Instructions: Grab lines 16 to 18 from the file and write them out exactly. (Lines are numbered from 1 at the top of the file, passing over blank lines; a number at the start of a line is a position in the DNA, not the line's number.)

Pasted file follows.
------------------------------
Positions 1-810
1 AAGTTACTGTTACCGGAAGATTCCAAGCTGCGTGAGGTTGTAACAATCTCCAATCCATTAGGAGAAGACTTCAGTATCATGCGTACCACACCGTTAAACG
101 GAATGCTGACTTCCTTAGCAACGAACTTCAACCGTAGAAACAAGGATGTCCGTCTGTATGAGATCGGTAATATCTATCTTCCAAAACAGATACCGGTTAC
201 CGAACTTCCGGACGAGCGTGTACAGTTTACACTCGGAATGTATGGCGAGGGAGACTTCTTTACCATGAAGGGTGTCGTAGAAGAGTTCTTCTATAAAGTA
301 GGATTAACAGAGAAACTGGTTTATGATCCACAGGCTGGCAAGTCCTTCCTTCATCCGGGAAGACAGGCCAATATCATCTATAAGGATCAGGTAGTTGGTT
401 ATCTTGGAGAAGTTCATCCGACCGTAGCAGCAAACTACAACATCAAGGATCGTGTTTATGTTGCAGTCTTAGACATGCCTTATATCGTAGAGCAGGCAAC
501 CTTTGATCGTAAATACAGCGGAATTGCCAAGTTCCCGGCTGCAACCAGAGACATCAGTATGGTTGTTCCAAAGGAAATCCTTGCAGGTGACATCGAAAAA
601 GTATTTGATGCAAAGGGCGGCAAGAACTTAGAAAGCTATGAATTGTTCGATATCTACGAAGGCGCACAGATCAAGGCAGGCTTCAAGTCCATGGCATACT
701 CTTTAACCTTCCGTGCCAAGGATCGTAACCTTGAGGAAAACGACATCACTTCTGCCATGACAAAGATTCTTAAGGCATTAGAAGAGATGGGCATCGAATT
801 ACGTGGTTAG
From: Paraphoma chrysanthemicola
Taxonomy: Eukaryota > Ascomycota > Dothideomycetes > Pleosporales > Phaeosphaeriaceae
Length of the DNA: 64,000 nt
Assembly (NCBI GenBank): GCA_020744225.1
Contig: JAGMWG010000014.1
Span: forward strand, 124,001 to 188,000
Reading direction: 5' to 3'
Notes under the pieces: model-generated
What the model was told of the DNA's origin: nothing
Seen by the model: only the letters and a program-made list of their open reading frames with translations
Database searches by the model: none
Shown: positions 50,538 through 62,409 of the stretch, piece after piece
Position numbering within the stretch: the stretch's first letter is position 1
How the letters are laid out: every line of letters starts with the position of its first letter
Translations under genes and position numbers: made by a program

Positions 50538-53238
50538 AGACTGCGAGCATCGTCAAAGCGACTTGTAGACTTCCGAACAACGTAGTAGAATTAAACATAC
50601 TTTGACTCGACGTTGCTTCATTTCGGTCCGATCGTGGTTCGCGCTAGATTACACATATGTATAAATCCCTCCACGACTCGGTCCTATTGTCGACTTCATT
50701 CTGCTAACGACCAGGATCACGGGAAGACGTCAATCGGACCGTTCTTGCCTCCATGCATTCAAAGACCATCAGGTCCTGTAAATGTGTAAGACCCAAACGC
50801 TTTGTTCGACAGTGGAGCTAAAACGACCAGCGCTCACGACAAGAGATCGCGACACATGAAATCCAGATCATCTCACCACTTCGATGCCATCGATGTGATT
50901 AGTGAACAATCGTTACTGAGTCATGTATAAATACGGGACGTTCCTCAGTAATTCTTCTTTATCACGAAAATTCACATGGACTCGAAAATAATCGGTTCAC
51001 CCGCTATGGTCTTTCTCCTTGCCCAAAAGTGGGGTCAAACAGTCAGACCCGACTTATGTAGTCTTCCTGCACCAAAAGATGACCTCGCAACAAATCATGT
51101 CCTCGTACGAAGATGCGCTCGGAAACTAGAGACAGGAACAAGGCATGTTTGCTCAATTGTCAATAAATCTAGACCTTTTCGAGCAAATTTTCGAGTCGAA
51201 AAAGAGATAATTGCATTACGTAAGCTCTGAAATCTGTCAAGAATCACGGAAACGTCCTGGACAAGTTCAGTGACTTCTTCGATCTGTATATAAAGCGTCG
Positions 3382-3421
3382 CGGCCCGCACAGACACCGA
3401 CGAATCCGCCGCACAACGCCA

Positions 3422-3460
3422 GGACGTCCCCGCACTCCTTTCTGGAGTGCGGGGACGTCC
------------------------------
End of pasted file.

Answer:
Span: forward strand, 124,001 to 188,000
Reading direction: 5' to 3'
Notes under the pieces: model-generated